Date of Award


Level of Access Assigned by Author

Open-Access Dissertation

Degree Name

Doctor of Philosophy (PhD)


Ecology and Environmental Sciences


Jasmine Saros

Second Committee Member

Sherilyn C. Fritz

Third Committee Member

George Jacobson


Sedimentary diatom profiles from saline lakes are frequently used to reconstruct lakewater salinity as an indicator of drought. However, diatom-inferred salinity reconstructions (DI-salinity) from geographically-close sites in the Great Plains (USA) have yielded disparate results. Here, I explore how within-lake ecological processes, such as physical changes in lake habitat and zooplankton grazing pressure, may affect the accuracy of diatom-based salinity reconstructions. I examined how relationships differed among drought, lake-level change, and diatom community structure over the last century by developing three-dimensional models of planktic:benthic habitat (P:B) relationships with lake level change. I explored the potential for zooplankton grazing influence by comparing fossil zooplankton records with diatom inedibility for two prominent sites. I also examined ecological characteristics for diatom communities over the past century at six sites in the northern Great Plains, and developed new DI-salinity transfer functions based on ecological subsets of diatoms rather than full communities. I compared these reconstructions and characteristics with instrumental drought records to understand drivers of change in diatom community structure and how drought conditions were recorded in fossil diatom assemblages on a site-by-site basis.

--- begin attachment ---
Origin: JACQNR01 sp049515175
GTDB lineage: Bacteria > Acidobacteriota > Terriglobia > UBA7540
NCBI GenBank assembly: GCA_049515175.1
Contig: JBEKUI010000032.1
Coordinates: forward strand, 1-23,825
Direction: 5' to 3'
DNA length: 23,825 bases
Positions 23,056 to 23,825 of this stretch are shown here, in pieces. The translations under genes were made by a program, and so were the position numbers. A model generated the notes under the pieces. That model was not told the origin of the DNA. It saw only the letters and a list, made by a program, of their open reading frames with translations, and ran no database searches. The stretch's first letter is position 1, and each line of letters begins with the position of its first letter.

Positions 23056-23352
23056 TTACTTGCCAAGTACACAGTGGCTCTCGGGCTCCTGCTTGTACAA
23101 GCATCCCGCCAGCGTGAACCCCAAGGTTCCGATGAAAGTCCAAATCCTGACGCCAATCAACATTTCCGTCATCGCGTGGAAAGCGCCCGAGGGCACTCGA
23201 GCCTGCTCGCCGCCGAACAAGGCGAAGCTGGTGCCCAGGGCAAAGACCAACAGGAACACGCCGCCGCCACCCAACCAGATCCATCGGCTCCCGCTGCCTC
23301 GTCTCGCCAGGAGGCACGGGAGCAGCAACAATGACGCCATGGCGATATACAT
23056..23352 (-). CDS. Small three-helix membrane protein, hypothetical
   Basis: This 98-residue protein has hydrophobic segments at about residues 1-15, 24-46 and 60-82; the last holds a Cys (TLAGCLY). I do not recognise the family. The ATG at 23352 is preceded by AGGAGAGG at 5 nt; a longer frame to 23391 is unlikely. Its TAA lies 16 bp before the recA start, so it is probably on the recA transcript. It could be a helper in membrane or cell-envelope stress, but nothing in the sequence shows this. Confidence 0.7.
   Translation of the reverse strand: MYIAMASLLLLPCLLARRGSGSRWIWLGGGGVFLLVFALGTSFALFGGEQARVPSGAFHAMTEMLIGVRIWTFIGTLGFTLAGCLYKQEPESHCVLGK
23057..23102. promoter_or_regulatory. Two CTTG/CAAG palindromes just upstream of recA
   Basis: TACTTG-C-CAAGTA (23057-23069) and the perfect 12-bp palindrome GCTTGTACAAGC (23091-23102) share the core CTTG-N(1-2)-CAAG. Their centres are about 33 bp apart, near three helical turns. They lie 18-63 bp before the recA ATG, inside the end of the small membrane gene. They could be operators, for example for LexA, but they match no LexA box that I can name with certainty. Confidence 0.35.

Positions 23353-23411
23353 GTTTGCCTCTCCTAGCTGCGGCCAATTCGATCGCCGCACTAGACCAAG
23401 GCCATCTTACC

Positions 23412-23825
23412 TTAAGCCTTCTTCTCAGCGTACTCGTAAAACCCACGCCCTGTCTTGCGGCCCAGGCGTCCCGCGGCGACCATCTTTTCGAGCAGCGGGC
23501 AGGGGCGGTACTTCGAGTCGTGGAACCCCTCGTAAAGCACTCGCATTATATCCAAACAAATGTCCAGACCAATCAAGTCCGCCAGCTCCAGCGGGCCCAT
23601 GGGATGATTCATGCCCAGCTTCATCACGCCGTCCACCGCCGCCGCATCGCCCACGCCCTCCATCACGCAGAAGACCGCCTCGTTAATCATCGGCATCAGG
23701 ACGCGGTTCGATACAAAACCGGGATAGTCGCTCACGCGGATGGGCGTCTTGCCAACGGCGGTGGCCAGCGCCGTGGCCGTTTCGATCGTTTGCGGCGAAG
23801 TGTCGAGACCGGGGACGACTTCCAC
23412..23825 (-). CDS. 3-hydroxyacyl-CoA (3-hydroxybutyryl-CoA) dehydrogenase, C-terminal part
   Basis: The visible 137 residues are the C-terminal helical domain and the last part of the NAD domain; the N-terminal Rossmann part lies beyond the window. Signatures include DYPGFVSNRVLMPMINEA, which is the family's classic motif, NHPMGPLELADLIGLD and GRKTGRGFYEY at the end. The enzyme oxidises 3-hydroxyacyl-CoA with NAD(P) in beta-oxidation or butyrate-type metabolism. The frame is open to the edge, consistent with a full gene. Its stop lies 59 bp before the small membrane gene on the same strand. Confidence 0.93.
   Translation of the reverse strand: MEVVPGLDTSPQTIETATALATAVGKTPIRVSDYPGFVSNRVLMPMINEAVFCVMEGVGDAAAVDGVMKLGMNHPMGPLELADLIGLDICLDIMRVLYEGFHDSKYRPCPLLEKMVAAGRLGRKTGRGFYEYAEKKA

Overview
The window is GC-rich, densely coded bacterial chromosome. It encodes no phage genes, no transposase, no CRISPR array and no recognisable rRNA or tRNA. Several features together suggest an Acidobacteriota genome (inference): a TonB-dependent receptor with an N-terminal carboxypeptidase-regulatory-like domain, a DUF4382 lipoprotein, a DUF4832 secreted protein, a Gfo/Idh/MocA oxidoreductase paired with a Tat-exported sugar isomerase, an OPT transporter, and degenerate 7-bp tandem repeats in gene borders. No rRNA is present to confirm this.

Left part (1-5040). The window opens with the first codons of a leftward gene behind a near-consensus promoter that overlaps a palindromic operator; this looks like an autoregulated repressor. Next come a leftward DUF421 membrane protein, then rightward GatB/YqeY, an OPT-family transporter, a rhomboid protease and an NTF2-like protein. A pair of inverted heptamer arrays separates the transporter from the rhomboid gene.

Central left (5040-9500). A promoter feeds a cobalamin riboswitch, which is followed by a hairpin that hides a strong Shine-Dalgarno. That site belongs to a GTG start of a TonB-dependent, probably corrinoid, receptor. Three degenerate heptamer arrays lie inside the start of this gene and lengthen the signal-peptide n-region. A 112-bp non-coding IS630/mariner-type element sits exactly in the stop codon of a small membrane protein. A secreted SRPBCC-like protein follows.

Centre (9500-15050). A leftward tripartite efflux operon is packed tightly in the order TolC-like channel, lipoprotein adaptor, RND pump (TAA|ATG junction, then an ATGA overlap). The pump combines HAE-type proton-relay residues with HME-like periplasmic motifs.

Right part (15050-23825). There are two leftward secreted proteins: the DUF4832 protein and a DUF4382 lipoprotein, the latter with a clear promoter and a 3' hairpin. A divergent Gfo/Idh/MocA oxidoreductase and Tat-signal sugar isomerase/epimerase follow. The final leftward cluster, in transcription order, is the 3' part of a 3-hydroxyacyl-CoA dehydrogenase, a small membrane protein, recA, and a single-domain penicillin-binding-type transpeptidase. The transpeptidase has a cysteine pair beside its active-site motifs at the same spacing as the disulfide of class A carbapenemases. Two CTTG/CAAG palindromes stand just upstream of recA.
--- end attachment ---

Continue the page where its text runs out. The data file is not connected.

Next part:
The accuracy of drought reconstructions were affected by site-specific ecological characteristics that interfered with the representation of lakewater salinity signals within diatom records. Three-dimensional basin models showed that P:B habitat changes can strongly influence diatom communities, and in simple basins, P:B of sedimentary diatoms may be a preferable proxy for drought over DI-salinity. Zooplankton community structure varied through time at each site, and the relationship between zooplankton taxa and diatom inedibility also differed between lakes. This suggests that influence of grazing pressure on diatoms is likely unique at each lake, depending on the ecology of dominant zooplankton taxa and other within-lake ecological processes. New DI-salinity reconstructions, based on ecological subsets of diatoms, improved correlations with instrumental drought records at 5 of the 6 sites, though at some lakes ecological features of diatom assemblages were more representative of drought than DI-salinity reconstructions. The integration of additional ecological characteristics into interpretations of paleoclimate records, particularly for biologically-based reconstructions, is important to improve our understanding of site-specific responses to regional environmental changes.